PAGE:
We have focused business and organizations and the best records information management (RIM) practices over the years. But that is just some of the documents that are being stored. Every person has records that need to store for personal reasons. These are all the documents crammed into shoe boxes or in file cabinets in the home office.
These records have a retention schedule just like business records have. There are some that should be saved for legal reasons and some should be kept for functional reasons. However, most of the records that people store are for no reason at all. These can clog up the file cabinet for no reason and may contain sensitive information that can be used to steal an identity.
If the goal is just to save space then document scanners can move everything from paper to digital. This saves space and more importantly, is easy to find, an most importantly, allows you to back it up in an offsite location.
So here are some basic guidelines for personal records retention:
Tax documents – Save for seven years according to most CPAs. But remember there is not statute of limitations for fraud.
Bank Statements – Keep a three month history. The beauty of online banking is that more history is available in a couple of clicks.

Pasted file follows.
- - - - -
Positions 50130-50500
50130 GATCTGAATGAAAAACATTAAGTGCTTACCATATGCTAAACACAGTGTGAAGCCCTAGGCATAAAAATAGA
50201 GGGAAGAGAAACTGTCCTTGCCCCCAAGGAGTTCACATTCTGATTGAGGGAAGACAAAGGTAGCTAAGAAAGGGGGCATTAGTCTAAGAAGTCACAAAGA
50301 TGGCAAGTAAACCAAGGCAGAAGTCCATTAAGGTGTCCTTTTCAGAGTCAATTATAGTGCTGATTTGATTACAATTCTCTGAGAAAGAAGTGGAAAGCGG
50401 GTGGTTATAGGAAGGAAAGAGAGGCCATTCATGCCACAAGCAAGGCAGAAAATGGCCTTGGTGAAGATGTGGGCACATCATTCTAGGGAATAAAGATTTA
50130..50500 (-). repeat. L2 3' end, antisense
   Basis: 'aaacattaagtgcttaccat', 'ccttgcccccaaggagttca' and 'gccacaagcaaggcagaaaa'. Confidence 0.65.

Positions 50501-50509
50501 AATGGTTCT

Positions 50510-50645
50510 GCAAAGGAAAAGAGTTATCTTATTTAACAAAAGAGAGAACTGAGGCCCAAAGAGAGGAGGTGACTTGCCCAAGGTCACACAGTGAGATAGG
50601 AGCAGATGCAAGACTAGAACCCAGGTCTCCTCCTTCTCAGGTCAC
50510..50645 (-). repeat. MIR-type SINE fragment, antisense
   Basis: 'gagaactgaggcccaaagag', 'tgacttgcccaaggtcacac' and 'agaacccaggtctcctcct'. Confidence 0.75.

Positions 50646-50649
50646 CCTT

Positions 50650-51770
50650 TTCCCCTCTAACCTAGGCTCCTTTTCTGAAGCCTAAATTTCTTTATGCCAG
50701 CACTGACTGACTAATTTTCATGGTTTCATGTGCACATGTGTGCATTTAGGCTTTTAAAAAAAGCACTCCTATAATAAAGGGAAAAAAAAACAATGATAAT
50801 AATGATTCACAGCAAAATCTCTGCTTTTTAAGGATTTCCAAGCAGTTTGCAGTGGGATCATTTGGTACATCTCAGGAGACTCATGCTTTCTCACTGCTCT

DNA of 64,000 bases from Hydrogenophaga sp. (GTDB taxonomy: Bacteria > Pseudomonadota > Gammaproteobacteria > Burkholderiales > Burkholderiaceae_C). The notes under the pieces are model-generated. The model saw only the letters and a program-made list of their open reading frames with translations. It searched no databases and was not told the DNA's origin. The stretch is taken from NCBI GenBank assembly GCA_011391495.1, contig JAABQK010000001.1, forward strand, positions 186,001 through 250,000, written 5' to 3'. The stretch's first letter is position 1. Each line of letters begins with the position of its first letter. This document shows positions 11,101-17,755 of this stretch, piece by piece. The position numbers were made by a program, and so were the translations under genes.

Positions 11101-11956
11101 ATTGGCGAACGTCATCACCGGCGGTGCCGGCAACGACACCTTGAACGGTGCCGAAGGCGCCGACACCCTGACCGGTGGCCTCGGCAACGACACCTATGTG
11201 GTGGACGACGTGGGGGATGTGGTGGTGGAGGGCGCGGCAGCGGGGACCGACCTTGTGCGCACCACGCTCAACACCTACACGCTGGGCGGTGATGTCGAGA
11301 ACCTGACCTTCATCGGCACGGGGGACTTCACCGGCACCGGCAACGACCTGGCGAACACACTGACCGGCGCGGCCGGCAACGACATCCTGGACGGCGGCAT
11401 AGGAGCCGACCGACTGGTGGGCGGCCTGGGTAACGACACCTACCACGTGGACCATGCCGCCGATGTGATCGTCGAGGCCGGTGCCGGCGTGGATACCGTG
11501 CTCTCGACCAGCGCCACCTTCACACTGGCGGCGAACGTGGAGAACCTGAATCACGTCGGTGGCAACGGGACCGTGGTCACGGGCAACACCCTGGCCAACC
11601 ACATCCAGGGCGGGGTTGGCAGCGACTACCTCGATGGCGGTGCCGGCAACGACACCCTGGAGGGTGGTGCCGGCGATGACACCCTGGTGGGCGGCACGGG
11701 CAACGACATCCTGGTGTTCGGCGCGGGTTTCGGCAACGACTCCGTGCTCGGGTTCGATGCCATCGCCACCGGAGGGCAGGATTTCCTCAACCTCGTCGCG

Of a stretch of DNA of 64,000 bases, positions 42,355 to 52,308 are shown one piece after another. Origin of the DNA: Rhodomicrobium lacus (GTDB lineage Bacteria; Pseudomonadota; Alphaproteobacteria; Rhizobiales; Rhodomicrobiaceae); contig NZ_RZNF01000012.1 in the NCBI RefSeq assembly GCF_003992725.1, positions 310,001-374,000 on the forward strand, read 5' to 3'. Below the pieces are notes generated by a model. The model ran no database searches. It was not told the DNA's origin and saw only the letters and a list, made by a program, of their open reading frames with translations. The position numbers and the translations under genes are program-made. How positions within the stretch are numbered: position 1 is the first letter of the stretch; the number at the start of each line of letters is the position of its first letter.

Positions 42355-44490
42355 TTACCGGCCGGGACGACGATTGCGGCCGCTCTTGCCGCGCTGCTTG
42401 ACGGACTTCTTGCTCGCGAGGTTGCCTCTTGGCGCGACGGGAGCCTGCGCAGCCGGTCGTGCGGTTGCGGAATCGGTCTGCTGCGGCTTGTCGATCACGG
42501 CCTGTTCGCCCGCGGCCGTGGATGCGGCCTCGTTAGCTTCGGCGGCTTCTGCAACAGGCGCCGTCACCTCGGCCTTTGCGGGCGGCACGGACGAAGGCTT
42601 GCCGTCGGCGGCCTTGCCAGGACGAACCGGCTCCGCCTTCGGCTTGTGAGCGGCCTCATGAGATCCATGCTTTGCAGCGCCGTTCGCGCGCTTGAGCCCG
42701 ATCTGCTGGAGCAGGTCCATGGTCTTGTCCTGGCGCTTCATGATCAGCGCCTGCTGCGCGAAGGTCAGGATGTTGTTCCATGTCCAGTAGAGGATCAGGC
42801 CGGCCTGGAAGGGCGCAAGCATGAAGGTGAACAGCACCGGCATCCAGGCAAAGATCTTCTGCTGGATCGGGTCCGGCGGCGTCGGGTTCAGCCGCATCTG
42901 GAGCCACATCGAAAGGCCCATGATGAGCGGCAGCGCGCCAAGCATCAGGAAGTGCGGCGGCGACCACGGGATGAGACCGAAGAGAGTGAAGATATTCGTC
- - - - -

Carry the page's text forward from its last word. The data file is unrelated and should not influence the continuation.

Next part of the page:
Investment Documents – Save reports that show any investment purchases and sales. Monthly and quarterly reports don’t hold much value and can be shredded.
Pay Stubs – Everyone likes to save these but they really don’t have any value. Keep a three month history and the year end stub. Old ones are dangerous because they contain SS numbers.
Credit Card Statements – If you have a warranty benefit with your card you might want to keep them for big purchases. If there are purchases you can deduct for taxes put them with your tax documents for safeguarding. Otherwise you should always carefully review them for fraud and then shred them.
Home Repairs – Keep receipts for home renovations until you sell the home. Minor repairs need only be saved for ten years.
Medical Forms – Save for five years from date of services rendered. This includes insurance forms.